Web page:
The Potential for Conflict: India, Pakistan and Afghanistan’s New Dam

21 NOVEMBER 2018
Madeleine Lovelle,
Research Analyst,
Global Food and Water Crises Research Programme
Background Afghanistan is currently experiencing below-average levels of rain and snowfall. The adverse weather conditions, and a rapidly increasing population, have exacerbated the need for Kabul to secure new water infrastructure. In a move that could reduce flows downstream to neighbouring Pakistan, New Delhi is investing in the construction of the Shahtoot Dam. The dam lies on the Maidan River, a tributary of the Kabul River, and is expected to hold 146 million cubic metres of water. It will supply water to Kabul’s two million residents, irrigate 4,000 hectares of surrounding land, and provide drinking water for Deh Sabz, a new city on the outskirts of Kabul. The dam is expected to become operational in 2021. Comment As a country that has been devastated by decades of war, the development of the Shahtoot Dam is a positive step forward for Afghanistan. India’s involvement in its creation, however, has the potential to generate instability within the wider region. In recent years, India has invested in other Afghan infrastructure projects, including the construction of highways and government buildings. India’s latest investment in the Shahtoot Dam could be viewed as part of a wider strategy to have more control over how much, and when, water flows into Pakistan. According to one Pakistani media outlet, the construction of the Shahtoot Dam, plus 12 others that are in the pipeline along the Kabul River, could reduce water flow into Pakistan by 16 to 17 per cent. Pakistan is one of the most water-stressed countries in South Asia, though its water insecurity is largely due to its poor-water management policies rather than a result of arid conditions. The situation is only likely to worsen as the population continues to grow and, according to a report by the World Resources Institute, Pakistan may become the most water-stressed country in South Asia by 2040. Water shortages have often been a contributor to war within regional scenarios, with food shortages, price increases and famine as a result of water insecurity, leading to further instability and conflict. There is a risk that India’s investment in Afghanistan may increase existing tensions between India and Pakistan and, as Pakistan depends on the Kabul River for drinking water, power generation and irrigation, its concerns could be legitimate. Both India and Pakistan maintain nuclear capabilities and strong armies, it is unlikely that the tensions will escalate into all-out war. What is more likely, however, is growing water stress in Pakistan, which would leave its population in a vulnerable position. Improving access to water via dams has become a national priority for Ashraf Ghani, the Afghan president, and rightly so. The challenge lies, however, in both Afghanistan and India striking the right balance of co-operation to avoid further antagonising Pakistan. There are many transboundary rivers that cross between Afghanistan and Pakistan; without legal frameworks in place to help minimise conflict between them, building dams that lie along shared water resources is politically complicated. Enhancing the bilateral co-operation between Afghanistan and Pakistan may be an appropriate avenue to ensure that regional security is maintained.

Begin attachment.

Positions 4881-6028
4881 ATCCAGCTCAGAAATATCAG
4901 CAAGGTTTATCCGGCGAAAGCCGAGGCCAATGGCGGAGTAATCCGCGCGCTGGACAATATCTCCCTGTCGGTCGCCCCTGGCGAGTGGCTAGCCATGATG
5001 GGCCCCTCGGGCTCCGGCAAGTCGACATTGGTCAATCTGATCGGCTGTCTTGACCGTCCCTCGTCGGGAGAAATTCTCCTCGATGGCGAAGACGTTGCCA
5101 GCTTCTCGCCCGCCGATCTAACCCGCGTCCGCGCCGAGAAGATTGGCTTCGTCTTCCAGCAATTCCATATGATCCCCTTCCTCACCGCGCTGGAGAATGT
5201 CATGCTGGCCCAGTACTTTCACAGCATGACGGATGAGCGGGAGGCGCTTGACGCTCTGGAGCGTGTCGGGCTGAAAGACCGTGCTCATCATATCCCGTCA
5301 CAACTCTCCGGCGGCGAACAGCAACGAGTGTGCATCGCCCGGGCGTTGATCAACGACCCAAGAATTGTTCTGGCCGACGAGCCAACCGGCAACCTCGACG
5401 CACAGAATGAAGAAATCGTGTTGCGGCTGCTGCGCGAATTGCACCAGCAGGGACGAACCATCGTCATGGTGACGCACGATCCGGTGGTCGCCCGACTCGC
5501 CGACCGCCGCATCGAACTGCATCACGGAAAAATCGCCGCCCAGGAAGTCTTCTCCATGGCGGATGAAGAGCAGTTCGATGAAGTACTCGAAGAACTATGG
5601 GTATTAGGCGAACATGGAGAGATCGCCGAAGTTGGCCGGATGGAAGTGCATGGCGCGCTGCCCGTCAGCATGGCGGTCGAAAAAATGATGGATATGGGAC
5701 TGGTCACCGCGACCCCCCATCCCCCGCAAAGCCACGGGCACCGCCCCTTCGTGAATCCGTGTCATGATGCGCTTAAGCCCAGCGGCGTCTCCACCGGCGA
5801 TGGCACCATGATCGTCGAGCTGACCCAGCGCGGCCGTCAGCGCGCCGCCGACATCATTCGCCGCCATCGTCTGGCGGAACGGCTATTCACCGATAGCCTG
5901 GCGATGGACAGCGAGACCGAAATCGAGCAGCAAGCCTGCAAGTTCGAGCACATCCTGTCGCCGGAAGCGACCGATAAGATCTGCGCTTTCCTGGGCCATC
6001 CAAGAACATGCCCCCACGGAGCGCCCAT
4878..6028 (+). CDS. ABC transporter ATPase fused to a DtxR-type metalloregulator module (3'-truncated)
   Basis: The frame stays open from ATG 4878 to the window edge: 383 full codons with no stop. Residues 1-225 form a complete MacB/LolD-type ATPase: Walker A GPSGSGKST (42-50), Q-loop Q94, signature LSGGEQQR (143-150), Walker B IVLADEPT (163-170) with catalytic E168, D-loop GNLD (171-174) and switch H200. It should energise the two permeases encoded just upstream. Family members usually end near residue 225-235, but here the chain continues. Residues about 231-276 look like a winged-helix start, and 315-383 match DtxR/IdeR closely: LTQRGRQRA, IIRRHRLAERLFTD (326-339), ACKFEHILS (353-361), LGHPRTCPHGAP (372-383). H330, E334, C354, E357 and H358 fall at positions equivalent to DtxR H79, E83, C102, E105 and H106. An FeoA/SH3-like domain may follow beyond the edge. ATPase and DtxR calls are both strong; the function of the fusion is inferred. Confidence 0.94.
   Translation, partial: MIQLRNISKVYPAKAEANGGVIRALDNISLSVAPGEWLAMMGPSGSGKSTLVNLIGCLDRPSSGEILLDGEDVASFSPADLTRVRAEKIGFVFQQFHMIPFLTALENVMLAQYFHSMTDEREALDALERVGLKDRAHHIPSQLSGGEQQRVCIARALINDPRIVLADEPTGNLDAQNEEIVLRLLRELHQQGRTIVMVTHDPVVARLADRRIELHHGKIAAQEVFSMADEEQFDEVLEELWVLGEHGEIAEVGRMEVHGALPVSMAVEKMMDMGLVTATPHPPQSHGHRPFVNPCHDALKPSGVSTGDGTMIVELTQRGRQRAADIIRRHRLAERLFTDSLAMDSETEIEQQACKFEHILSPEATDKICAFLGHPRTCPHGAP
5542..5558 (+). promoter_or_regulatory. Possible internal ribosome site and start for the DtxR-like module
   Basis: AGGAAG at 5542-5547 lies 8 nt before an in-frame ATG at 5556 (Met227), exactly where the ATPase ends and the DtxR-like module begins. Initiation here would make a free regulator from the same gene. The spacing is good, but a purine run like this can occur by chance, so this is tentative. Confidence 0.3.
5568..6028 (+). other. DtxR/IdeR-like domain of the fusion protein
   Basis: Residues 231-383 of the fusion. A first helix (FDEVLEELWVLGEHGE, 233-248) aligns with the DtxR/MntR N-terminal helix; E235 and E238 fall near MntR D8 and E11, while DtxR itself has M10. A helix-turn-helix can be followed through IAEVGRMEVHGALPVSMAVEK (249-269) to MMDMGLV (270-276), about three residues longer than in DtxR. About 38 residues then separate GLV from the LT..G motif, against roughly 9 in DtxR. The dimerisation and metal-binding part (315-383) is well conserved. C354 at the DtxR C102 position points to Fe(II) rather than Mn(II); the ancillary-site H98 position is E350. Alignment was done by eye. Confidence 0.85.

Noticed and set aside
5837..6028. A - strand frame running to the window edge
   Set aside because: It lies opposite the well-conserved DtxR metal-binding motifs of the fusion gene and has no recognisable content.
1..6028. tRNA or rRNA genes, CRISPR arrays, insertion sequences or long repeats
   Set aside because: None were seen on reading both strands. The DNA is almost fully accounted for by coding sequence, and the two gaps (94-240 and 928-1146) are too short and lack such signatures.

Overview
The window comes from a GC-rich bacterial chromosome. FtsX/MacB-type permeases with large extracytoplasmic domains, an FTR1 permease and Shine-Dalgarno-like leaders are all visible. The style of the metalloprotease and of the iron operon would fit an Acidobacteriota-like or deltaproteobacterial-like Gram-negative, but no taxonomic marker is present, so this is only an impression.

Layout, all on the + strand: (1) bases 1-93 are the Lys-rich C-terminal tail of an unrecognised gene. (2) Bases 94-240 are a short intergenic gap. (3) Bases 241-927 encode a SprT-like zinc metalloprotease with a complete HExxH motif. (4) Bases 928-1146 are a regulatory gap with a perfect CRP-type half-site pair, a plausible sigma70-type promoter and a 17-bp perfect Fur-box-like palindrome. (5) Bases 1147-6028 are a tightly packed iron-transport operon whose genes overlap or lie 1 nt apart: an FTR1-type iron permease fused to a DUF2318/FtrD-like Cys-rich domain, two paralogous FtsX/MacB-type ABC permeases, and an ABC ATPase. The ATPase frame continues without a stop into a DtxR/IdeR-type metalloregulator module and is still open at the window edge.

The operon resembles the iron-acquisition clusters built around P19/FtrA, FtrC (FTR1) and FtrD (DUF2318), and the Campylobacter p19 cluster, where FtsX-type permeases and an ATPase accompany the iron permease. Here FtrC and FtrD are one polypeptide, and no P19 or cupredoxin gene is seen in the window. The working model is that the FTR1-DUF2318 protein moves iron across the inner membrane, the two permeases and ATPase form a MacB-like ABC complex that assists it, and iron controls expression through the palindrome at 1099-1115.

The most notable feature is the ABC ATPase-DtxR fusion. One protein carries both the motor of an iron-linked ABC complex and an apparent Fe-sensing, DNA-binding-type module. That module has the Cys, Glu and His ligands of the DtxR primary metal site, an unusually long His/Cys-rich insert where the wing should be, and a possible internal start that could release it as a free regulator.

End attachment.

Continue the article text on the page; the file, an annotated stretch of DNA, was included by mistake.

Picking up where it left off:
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[caption id="attachment_24368" align="alignnone" width="578"] OTHER PROJECTS. NAME. RIVER. Nangarhar. Kabul. Istalif. Asadabad. Kunar. Amir Ghazi. Qargha. Shahtoot. Wardak. Haijan. Gulbahar. Pul-i-Khumri.[/caption]

Shahtoot Dam

Shahtoot Storage Dam
Shahtoot Dam is located in Afghanistan
Location of Shahtoot Storage Dam in Afghanistan
Location Kabul ProvinceAfghanistan
Coordinates 34.43167°N 68.83417°E
Opening date 2016
Construction cost $120 to $305 million
Operator(s) Afghanistan
Dam and spillways
Type of dam gravity
Height 113 m (371 ft)
Width (base) 60 m (197 ft)
Total capacity 250,000,000 m3(202,678 acre⋅ft)
Shahtoot Dam is a proposed dam in the Kabul river basin, one of the five river basins in Afghanistan. This project will provide drinking, irrigation and Environmental water for Kabul province. The cost of this project is estimated to be about US$120 to $305 million and the feasibility study of this project cost USD 1.86 million which was completed in 2012. The return per year would be about US$2 million per year. This dam is going to be constructed by India[1][2] The ministry of water and power inked an agreement with the Poyab Company of Iran under which the Iranian firm would complete the design of Shahtoot dam.[3]Speaking on the occasion, the minister for water and power, Mohammad Ismael Khan said the Shahtoot dam will provide potable water to more than 2 million residents of Kabul, in addition to the irrigation of 4000 hectares of land in the district of Charasiab and Khairabad. The dam will also provide drinking water to the first phase of the New City at Dehsabz.

Project Impact

  • Supply irrigation water for about 10,000ha of existing agriculture land.
  • Supply drinking water for around 2 Million people in Kabul city
  • Provision of environmental flow in the river flowing in the Kabul city
  • Recharge of Ground Water for drinking purposes in Kabul ground water aquifer.
  • Contribution to the national food security (production of more crops, fishery and industry)
  • Promotion of Tourism industry
  • Increase in the job opportunities and income.


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